DENPASAR, Indonesia — U.S. energy producer Chevron has restarted arbitration with Thailand following the breakdown of negotiations over decommissioning costs at one of the country’s biggest gas fields, in a dispute that risks severe disruption to the country’s energy production.
Thai authorities have a lot on their plate. They are locked in a standoff with protesters in Bangkok, who are demanding the current government step down and reforms to the monarchy. In the energy sector, they are tussling with multinationals.
Chevron has operated the offshore Erawan field, which supplies about 25% of the nation’s gas, for nearly 50 years but is due to cede control to PTT Exploration & Production, the Thai national oil company, in April 2022.
The disagreement centers around whether Chevron or Thailand’s Department of Mineral Fuels should pay decommissioning costs once the field eventually stops producing in the early 2030s, including for assets that will be given to PTTEP.
Given the strategic importance of the Erawan field to Thailand’s energy security, officials hoped for a smooth transition plan up to 2022 to maintain production levels.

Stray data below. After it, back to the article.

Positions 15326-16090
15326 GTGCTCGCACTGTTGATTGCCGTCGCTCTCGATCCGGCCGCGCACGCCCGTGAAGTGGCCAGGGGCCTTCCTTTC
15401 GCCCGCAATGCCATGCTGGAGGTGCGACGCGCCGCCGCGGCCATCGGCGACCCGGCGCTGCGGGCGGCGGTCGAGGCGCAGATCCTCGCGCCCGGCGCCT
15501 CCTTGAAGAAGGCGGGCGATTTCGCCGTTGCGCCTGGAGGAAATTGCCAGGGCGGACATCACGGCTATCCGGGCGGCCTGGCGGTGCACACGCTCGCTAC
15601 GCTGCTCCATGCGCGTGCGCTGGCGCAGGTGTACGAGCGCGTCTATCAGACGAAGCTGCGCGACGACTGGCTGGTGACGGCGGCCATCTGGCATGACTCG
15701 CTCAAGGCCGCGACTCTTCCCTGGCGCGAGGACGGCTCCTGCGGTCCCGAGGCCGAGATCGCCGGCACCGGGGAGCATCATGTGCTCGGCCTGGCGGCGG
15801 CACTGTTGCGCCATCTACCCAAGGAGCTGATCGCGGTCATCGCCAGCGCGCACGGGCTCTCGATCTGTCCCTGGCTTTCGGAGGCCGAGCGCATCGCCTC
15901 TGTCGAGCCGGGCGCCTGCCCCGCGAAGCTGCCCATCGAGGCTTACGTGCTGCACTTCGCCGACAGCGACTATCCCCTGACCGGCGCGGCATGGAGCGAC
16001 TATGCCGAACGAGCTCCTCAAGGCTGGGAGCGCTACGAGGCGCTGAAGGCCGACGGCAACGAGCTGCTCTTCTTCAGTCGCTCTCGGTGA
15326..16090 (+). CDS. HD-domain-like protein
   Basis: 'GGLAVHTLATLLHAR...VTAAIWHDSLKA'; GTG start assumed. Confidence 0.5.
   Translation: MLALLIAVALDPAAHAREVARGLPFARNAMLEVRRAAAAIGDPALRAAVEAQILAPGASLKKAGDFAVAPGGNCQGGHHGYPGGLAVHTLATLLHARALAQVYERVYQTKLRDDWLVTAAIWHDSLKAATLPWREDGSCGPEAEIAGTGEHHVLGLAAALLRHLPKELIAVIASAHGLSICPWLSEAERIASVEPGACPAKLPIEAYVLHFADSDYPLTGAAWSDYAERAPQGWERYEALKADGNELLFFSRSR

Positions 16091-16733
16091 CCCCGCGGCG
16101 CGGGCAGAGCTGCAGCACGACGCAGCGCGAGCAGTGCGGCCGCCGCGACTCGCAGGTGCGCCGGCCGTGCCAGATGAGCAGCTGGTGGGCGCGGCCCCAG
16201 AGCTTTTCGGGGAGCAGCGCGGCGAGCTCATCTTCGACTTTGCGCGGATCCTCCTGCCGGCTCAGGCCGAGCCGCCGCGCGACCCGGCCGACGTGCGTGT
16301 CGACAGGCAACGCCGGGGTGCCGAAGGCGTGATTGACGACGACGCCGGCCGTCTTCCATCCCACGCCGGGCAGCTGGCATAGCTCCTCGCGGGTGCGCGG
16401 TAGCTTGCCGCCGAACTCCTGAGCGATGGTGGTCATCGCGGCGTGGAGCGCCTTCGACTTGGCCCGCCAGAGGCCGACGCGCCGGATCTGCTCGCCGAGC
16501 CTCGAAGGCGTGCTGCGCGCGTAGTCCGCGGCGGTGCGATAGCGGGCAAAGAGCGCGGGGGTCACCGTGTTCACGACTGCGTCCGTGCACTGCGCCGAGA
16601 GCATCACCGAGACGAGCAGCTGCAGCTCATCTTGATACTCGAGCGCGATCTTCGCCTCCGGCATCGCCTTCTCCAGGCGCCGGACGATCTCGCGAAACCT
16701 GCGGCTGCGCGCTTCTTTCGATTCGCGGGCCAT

However, analysts say a prolonged arbitration process may delay PTTEP’s pre-transition efforts at Erawan and is not conducive to effective collaboration.
“Reaching agreement on the transition plan is crucial, to allow PTTEP to begin investing in the project so they can maintain development activity and production,” said Andrew Harwood, Asia Pacific research director at Wood Mackenzie, a consultancy.
“Any interruption in drilling or investment can lead to a drop in output, which can be especially challenging to turn around for mature developments,” warned Harwood.
Jacqueline Tao, a Southeast Asia gas expert at consultancy IHS Markit, also said the disagreements could trigger a steeper-than-expected drop in production once PTTEP starts managing the field.
The disagreement over Erawan has its origins in a Thai law passed in 2016 that instructs operators to pay the cost of decommissioning equipment they have installed, including those transferred to the next operator. The law is retroactive, meaning it would have a material impact on Chevron’s contract, signed in 1971.
After the government asked Chevron to make financial guarantees for full decommissioning costs — estimated at around $2 billion — for the field, the U.S. oil major briefly called for arbitration proceedings in 2019 to make its case.
Chevron suspended the process in September 2019, after Sontirat Sontijirawong became Thailand’s energy minister, and sought to negotiate a solution. But with the parties failing to reach agreement on decommissioning liabilities, Chevron restarted arbitration on Oct. 3. The proceedings are due to be held in Switzerland.
So far, Thailand has decided to transfer 142 offshore platforms to PTTEP, with Chevron committing to removing 49 platforms at its own expense before its contract expires. Japan’s Mitsui Oil Exploration is a partner of Chevron at Erawan.